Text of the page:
A moderately intense exercise program may lack significant effect on depressive symptoms in residents of elderly care homes, a study reports.
Depression has been found to be common and linked to poor outcomes in elderly people who reside in care homes. Depression or depressive disorder is an illness that involves the body, mood and thoughts. Depression is considered a mood disorder. Imbalances in three neurotransmitters (brain chemicals), including serotonin, norepinephrine and dopamine, are linked to depression. Depression affects the way a person eats and sleeps, the way one feels about oneself and the way one thinks about life situations. Unlike normal emotional experiences of sadness, loss or passing mood states, depressive disorders are persistent and can significantly interfere with an individual’s thoughts, behavior, mood, activity and physical health.
Exercise has been suggested as a possible intervention for depression among elderly care home residents. In a recent study published in Lancet, the researchers collected data from 891 people over the age of 65 in 78 care homes. The control group received depression awareness training, while the intervention group received this in addition to 45-minute group exercise sessions twice weekly. The researchers conducted a follow-up for 12 months, after which they determined effects on depressive symptoms using the geriatric depression scale-15 (GDS-15).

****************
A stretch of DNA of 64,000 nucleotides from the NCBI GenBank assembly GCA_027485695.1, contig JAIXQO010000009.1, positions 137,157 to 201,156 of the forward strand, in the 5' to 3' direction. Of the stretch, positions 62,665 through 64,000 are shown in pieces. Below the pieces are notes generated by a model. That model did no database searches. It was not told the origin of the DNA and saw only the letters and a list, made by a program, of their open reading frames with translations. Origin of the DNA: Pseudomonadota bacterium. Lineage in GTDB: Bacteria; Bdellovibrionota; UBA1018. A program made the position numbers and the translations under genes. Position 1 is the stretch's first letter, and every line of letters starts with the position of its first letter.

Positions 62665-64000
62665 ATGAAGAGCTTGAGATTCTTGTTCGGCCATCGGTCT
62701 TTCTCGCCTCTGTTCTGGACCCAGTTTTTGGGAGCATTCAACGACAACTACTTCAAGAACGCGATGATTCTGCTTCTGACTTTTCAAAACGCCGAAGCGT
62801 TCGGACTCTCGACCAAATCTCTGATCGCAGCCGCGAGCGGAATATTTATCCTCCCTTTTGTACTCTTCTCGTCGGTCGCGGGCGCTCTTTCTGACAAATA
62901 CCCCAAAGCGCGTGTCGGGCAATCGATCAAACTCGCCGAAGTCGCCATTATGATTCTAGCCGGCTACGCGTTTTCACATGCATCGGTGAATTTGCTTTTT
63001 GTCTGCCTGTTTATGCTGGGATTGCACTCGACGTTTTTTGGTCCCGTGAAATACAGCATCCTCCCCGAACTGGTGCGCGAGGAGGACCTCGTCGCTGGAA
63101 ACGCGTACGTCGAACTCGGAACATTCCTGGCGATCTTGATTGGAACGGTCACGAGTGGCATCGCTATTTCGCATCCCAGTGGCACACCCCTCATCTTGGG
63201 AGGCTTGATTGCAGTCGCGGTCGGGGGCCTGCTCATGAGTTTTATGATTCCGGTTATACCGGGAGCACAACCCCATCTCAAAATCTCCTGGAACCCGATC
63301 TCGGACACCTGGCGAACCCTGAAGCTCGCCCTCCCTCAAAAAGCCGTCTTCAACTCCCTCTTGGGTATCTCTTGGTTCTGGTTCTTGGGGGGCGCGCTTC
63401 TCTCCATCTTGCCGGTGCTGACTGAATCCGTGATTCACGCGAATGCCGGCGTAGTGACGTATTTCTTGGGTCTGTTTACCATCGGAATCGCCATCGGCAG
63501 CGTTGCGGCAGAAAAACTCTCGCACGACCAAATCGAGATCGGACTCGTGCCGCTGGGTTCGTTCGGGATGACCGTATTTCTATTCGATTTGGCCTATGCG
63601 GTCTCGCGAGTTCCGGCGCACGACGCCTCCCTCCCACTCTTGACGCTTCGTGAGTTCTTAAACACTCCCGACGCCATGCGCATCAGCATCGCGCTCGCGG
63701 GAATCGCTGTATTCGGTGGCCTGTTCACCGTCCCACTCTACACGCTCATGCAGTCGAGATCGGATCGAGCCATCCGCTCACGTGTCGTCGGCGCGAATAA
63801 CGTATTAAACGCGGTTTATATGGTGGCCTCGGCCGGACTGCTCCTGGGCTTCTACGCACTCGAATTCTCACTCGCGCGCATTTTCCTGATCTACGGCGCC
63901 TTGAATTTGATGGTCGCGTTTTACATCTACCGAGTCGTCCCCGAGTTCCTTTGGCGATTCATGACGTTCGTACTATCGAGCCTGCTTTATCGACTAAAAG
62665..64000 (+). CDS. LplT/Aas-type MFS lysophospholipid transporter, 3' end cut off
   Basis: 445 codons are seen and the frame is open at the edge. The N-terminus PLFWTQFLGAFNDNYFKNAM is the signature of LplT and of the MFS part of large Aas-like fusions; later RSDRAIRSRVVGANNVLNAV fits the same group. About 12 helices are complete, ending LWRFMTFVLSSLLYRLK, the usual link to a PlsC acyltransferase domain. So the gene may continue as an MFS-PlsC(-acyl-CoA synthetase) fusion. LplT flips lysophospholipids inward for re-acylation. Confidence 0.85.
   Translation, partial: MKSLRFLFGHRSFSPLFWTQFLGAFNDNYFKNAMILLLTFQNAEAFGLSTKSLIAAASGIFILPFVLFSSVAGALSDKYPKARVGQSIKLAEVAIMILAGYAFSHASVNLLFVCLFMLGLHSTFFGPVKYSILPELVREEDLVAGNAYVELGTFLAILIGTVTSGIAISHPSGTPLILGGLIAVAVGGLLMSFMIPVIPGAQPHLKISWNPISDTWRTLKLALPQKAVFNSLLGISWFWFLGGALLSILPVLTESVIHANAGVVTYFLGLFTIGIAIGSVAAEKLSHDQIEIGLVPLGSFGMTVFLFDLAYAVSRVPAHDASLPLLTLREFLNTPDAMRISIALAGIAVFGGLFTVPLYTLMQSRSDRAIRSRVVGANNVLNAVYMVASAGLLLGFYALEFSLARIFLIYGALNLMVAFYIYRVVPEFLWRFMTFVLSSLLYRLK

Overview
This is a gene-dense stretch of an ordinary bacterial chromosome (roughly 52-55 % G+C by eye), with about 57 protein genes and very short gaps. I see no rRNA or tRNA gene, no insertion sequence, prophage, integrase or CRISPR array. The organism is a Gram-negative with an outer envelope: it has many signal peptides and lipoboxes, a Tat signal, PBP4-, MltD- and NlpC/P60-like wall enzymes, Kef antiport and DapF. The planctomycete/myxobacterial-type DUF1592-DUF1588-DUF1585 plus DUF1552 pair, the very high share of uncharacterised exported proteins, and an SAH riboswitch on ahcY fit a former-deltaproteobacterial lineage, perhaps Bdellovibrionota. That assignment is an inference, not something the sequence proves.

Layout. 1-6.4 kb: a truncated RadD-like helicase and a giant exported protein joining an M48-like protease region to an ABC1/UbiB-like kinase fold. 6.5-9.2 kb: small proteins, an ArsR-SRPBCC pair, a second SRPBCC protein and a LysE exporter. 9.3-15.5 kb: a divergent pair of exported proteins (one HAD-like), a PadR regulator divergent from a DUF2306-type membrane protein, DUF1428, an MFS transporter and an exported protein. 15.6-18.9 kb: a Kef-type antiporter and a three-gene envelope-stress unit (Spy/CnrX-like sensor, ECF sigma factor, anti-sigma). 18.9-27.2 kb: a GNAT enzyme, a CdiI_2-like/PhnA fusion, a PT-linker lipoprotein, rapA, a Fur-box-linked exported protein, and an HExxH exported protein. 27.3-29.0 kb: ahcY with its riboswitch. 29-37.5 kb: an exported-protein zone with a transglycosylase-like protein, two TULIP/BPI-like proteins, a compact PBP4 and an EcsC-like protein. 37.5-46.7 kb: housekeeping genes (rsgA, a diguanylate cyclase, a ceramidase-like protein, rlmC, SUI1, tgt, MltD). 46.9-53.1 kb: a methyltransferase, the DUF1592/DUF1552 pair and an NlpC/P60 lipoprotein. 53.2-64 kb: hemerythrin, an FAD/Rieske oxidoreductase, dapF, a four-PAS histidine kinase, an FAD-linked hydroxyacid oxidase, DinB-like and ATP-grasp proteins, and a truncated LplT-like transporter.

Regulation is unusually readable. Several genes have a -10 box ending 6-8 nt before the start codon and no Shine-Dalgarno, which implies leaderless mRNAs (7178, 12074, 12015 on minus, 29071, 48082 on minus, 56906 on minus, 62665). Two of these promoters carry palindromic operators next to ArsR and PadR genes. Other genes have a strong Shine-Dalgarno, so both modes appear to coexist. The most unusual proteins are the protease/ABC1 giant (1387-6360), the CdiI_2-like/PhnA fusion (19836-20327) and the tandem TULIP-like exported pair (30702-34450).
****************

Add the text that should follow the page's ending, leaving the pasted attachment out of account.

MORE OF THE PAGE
A total of 3,191 group exercise sessions were conducted and were attended, on average, by five people participating in the study and by five non-study residents. Overall, the results suggested that the GDS-15 score was worse at 12 months in the intervention group, compared to the control group. Among the 49 percent of residents who were depressed at the start of the study, GDS-15 score was worse at the six-month mark in the intervention group.
The researchers concluded that the moderately intense exercise program used in the study lacked effect on depressive symptoms in elderly care home residents. They suggested that alternative strategies may be needed to help manage psychological symptoms. More research is needed to confirm these findings.
Many integrative therapies have been evaluated for possible benefits in depression. Light therapy, music therapy and St. John’s wort are all backed by strong scientific evidence for their effectiveness for this purpose.
Underwood M, Lamb SE, Eldridge S, et al. Exercise for depression in elderly residents of care homes: a cluster-randomised controlled trial. Lancet. 2013 May 1. pii: S0140-6736(13)60649-2. doi: 10.1016/S0140-6736(13)60649-2. [Epub ahead of print]